The goal of governmental incentives is to orient foreign direct investments into underdeveloped regions with high unemployment. Eastern Hungary is among the most intensively (potentially 50%) subsidized regions of the EU. So, when you think about to invest in Eastern Hungary, prepare for a pleasant surprise.

European perspectives
Food trade is free inside the EU common market, however Common Agriculture Policy (CAP) of EU has a fundamental impact on member state's agriculture. The following short video helps in the better understanding of presence and future of CAP:

Wednesday, July 25, 2012

The best food logistic hubs in Eastern Europe

Food business requires a strong logistic support, to organize supply chain as cost-effective as possible. The Eastern European food market is served from some matured and some emerging hubs.


 M0 Motorway, Hungary

Budapest. The main logistic hub of Hungary (and maybe Eastern Europe) is Budapest. The M0 Motorway around the City is not a bypass only, but the location of several logistic parks and warehousing companies, developing ~3 million sq.meters (approx. 32 million sq.feet) industrial and logistic facilities. The US-based Prologis is the market-leader service provider in Hungary, and has almost 500k sq.meter (~5,3 million sq.feet) warehousing spaces in more logistic parks along the M0. Besides transportation infrastructure, developed logistic services are the keys to success.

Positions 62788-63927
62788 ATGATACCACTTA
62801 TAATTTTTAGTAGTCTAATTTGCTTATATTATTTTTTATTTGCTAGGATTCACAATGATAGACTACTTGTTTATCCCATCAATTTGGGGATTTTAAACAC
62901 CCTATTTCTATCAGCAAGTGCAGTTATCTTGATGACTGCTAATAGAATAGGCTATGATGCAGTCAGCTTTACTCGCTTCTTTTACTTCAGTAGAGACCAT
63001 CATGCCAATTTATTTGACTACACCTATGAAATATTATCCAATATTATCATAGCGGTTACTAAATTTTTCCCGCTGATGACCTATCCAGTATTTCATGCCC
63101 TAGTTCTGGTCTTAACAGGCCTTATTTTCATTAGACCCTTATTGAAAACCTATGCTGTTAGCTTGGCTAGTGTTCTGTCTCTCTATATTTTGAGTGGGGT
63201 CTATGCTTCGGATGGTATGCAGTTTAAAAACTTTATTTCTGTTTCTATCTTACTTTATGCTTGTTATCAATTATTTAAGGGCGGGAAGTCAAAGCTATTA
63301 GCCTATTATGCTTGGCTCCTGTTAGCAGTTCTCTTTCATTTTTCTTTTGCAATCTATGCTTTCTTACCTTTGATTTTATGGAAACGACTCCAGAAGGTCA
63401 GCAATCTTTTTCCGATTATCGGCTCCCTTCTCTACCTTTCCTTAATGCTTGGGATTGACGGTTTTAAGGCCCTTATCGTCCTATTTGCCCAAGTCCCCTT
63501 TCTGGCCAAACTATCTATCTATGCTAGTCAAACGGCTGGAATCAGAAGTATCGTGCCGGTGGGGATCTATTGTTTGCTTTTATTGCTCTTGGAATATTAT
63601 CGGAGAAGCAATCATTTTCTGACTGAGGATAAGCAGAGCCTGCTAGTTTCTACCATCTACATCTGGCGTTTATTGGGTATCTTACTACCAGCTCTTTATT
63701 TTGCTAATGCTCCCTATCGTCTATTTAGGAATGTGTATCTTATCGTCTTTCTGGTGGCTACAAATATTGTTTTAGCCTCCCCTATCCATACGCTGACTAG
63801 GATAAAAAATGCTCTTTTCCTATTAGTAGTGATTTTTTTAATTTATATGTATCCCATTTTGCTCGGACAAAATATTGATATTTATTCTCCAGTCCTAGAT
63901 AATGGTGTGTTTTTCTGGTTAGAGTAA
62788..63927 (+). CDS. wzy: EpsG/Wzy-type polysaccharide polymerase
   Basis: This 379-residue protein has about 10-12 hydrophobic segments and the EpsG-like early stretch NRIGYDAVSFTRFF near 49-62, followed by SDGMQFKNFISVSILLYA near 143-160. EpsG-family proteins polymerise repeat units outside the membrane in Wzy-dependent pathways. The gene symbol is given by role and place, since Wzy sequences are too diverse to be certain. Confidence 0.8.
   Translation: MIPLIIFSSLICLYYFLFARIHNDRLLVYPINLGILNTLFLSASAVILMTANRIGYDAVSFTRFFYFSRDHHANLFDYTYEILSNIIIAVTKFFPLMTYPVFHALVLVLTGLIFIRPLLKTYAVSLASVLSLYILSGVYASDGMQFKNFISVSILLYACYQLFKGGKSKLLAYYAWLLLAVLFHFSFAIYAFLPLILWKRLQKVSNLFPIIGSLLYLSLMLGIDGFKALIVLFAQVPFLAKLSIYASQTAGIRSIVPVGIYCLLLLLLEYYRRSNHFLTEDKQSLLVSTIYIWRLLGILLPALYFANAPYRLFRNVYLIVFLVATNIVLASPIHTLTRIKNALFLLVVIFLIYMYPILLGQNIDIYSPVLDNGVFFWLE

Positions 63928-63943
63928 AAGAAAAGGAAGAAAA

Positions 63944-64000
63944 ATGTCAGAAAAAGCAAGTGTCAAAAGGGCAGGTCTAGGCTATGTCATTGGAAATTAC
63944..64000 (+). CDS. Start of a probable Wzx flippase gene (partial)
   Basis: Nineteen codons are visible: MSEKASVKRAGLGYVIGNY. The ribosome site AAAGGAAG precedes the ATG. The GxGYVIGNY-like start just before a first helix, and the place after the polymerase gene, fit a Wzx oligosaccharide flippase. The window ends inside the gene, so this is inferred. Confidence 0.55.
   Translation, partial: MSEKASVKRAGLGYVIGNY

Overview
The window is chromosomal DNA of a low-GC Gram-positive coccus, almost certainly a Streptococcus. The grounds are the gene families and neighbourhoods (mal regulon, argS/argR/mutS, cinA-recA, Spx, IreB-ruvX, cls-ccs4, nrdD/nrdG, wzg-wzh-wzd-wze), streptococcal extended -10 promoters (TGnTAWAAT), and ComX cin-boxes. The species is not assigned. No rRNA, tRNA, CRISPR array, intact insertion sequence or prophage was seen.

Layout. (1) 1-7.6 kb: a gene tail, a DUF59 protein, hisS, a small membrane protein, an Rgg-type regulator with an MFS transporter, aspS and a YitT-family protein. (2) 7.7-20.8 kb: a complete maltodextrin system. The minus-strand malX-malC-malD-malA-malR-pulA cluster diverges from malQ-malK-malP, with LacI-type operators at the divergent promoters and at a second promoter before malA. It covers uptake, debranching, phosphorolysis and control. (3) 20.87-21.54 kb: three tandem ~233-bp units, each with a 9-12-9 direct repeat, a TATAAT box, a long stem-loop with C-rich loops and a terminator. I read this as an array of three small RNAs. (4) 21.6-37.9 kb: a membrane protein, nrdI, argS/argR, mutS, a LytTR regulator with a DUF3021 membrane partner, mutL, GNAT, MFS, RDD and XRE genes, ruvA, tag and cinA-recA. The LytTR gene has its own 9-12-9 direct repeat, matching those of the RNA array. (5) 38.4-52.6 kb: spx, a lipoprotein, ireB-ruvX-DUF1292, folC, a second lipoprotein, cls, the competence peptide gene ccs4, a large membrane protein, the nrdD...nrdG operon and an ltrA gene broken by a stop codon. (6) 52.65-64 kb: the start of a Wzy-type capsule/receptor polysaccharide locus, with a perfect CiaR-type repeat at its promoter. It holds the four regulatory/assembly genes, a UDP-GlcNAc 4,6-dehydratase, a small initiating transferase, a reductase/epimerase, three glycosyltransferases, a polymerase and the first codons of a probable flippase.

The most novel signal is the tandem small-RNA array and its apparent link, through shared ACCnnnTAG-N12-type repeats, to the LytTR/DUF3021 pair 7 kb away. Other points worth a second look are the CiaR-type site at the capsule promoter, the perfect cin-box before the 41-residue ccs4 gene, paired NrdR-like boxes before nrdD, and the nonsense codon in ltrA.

Rewe Group's logistic hub in Karcag

Karcag. The emerging hub of Karcag Industrial Park is located by the main route nr.4, which connects Budapest and Western Europe to Ukraine and Russia. Romania, Ukraine and Slovakia can be reached in 2 hours by truck. The Germany-based food retail company, REWE (Penny Market) has the Eastern-Hungarian distribution centre in the Park. The REWE evaluated the logistic potential of Karcag Industrial Park: the nearness of suppliers and consumers.
Subsidized rental fees are under 3€/sq.meter/month (under 3.3€/sq.feet/year).


Poland's logistics map 2012

The polish logistic market is devided in 3 parts: the Sector I is the City of Warsaw, Sector II are the logistics parks around Warsaw, and Sector III are the logistic locations outside Warsaw. Although the Warsaw-sectors with ~2,5 million sq.meters are the largest logistics sites of Poland, the food market are supported mainly from smaller hubs, like Lodz. Average rental fees are between 3-3.5 €/sq.meter/month.

Lodz. Lodz is located in the cross-road of north-east A1 motorway and the east-west A2 motorway, in the heart of Poland. More logistics-focused facilities provides A-class warehouses on 1 million sq.meters. The Goodman Lodz Logistic Centre has 27k sq.m total size, and the Logistic City in Piotrkow (Lodz Metro Area, closed to Lodz International Airport) with its 450k sq.m is one of the largest facility in Poland.